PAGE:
Sneezing is caused by irritation to the mucous membranes of the nose or
Like burping and farting, sneezing is
simply one of those necessities that can take one by surprise in a variety of
awkward situations -- at rest or at work, or even in the throes of passion.
It can be very bothersome, but is generally not a sign of a serious
To most modern sneezers, it seems
obvious that the primary function of the sneeze is to expel offending particles
from the upper resperatory system, a cleansing mechanism. Likewise, ancient
sneezers considered that the true function was to drive out evil spirits which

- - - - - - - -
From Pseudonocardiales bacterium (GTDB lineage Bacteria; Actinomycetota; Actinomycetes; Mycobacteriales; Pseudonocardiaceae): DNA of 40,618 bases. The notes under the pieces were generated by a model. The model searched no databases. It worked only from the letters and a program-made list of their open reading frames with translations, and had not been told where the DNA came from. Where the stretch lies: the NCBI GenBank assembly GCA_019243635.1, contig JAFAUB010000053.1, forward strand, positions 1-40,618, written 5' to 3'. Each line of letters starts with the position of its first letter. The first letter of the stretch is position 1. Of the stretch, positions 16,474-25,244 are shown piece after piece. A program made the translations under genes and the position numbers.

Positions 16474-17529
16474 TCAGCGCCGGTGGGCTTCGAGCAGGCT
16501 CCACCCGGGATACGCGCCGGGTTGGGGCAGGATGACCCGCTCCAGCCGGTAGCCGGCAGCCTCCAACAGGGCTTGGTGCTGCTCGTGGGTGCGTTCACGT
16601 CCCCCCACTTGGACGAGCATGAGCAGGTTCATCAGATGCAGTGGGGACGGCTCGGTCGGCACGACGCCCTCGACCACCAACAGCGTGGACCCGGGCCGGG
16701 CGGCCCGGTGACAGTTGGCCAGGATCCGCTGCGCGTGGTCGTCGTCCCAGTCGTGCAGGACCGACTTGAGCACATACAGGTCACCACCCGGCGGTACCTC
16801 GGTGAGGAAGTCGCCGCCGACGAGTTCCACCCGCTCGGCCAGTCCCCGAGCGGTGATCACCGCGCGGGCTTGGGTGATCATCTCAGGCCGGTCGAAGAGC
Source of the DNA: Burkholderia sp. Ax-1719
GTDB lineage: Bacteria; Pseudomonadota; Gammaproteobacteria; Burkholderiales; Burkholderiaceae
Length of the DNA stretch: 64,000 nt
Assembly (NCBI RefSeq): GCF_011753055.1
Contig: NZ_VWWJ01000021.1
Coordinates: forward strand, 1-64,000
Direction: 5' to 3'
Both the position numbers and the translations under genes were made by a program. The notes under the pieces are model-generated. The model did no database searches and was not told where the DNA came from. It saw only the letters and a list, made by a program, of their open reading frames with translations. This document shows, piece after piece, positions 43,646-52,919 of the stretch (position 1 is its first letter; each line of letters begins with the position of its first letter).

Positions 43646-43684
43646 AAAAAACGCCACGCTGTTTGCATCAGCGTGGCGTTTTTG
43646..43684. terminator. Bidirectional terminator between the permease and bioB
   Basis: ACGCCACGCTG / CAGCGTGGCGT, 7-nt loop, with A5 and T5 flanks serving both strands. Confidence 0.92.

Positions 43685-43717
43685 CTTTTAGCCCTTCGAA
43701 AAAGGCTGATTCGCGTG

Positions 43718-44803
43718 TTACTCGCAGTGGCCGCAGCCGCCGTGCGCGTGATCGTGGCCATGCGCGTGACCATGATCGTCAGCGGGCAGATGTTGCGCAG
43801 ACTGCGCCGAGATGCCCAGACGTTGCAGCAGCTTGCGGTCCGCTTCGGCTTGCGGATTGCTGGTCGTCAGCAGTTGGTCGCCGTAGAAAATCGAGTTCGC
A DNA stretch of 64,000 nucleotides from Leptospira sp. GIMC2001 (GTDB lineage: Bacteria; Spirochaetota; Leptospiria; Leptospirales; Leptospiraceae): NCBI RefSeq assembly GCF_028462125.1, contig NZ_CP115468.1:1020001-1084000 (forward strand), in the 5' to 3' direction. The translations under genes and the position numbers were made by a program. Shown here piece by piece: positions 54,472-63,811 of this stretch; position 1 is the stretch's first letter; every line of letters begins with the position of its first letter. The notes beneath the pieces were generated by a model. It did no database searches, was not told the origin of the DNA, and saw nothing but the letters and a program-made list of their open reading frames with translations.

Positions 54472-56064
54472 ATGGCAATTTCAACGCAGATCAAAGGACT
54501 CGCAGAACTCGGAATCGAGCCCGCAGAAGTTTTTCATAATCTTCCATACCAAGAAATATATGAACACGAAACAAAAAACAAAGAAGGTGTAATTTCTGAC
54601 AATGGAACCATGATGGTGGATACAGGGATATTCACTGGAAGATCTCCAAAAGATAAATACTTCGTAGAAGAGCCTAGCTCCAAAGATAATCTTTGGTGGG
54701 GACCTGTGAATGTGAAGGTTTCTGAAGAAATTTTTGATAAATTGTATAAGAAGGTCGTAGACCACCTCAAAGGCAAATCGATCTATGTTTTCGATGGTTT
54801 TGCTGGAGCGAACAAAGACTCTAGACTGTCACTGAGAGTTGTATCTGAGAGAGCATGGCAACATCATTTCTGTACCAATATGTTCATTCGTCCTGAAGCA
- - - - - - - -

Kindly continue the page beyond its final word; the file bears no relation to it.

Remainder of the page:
had invaded the body -- more or less the same thing.
The sneeze occurs when the nerve endings of the mucous membrane of the nose are
irritated. This irritation then stimulates your trigeminal nerve, sending
impulses through the trigeminal ganglion to a set of neurons located in the
brainstem that collectively are termed the "sneezing center". These neurons send
new impulses along the facial nerve back to the nasal passages and the face,
causing the nasal passages to secrete fluid and become congested.
The eyes may
also tear. At the same time, the "sneezing center" also sends impulses to your
respiratory muscles via the spinal cord. It is these impulses that create the
deep inbreath and forceful outbreath, or the paroxysm of the sneeze itself. Meanwhile, the impulses travelling through the facial nerve happen to stimulate
nerves which govern the reflex response we call the the blink. So, essentially,
one message is sent, but two listeners receive it, and act on it. Hence the